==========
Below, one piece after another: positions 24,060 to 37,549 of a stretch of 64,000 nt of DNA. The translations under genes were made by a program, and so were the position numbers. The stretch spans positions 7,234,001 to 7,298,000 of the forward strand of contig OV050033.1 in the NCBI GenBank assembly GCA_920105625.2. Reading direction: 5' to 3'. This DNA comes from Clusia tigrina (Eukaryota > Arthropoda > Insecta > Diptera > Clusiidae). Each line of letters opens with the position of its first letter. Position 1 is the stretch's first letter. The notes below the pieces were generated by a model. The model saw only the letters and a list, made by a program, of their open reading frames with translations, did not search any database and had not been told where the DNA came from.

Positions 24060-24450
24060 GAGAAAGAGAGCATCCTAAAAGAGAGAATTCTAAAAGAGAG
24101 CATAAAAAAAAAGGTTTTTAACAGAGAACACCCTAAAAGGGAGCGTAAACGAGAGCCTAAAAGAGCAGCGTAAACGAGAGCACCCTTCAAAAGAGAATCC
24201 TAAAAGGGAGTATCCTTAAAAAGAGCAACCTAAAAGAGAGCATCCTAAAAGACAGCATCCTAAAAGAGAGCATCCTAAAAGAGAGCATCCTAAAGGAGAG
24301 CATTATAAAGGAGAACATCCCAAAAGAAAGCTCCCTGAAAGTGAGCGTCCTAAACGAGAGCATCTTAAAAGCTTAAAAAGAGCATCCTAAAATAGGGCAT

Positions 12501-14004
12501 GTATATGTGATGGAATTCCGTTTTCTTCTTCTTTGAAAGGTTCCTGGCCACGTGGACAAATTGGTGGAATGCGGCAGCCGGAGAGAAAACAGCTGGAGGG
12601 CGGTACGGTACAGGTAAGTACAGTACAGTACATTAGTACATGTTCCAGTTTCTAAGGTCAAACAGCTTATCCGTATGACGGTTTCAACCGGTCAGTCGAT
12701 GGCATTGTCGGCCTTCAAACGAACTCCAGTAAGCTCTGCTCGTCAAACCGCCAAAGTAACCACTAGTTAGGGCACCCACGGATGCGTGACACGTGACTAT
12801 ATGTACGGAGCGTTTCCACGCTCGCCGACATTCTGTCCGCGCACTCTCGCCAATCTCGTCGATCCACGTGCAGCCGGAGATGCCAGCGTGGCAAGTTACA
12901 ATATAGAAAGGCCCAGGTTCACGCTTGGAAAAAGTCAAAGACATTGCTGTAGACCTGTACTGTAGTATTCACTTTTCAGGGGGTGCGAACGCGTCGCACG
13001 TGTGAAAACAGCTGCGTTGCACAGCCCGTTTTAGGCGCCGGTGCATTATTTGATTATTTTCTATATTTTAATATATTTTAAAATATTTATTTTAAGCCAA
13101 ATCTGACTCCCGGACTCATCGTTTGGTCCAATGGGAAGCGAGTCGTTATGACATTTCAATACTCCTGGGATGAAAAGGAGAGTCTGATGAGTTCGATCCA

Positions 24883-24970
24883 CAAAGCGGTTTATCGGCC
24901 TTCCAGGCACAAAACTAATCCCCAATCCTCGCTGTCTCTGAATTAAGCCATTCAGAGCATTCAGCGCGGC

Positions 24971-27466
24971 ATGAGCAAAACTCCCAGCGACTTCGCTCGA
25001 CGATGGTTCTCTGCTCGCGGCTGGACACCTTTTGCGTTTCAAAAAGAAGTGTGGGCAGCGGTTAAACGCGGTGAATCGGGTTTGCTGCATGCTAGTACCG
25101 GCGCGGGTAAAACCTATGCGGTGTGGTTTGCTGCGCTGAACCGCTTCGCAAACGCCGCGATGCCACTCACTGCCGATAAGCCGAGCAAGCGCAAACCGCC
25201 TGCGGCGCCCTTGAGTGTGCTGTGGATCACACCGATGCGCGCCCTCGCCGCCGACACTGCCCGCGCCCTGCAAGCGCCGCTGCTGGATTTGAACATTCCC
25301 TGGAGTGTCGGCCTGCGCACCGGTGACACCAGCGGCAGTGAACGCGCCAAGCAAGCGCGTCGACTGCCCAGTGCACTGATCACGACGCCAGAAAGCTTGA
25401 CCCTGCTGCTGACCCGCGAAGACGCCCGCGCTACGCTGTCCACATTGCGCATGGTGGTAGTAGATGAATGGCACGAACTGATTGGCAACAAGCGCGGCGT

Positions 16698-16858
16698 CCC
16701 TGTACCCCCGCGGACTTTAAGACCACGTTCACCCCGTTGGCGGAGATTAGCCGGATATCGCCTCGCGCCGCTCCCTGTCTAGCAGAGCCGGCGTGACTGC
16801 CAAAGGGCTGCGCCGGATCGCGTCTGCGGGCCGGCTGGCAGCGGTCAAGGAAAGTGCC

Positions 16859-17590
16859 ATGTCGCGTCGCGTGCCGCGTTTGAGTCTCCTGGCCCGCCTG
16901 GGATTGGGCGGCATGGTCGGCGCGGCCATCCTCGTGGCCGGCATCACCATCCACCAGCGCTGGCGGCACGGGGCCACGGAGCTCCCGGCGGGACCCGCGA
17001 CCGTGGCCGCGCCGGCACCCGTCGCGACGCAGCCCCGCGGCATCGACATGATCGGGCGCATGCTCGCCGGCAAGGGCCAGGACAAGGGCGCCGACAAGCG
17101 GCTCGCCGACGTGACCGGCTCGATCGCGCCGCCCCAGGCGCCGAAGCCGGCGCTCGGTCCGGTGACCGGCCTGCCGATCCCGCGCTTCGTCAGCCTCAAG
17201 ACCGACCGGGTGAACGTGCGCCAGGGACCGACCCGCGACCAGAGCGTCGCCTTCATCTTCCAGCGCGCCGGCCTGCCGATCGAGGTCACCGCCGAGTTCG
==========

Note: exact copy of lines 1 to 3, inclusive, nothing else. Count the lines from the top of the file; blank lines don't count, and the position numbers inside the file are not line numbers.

Below, one piece after another: positions 24,060 to 37,549 of a stretch of 64,000 nt of DNA. The translations under genes were made by a program, and so were the position numbers. The stretch spans positions 7,234,001 to 7,298,000 of the forward strand of contig OV050033.1 in the NCBI GenBank assembly GCA_920105625.2. Reading direction: 5' to 3'. This DNA comes from Clusia tigrina (Eukaryota > Arthropoda > Insecta > Diptera > Clusiidae). Each line of letters opens with the position of its first letter. Position 1 is the stretch's first letter. The notes below the pieces were generated by a model. The model saw only the letters and a list, made by a program, of their open reading frames with translations, did not search any database and had not been told where the DNA came from.

Positions 24060-24450
24060 GAGAAAGAGAGCATCCTAAAAGAGAGAATTCTAAAAGAGAG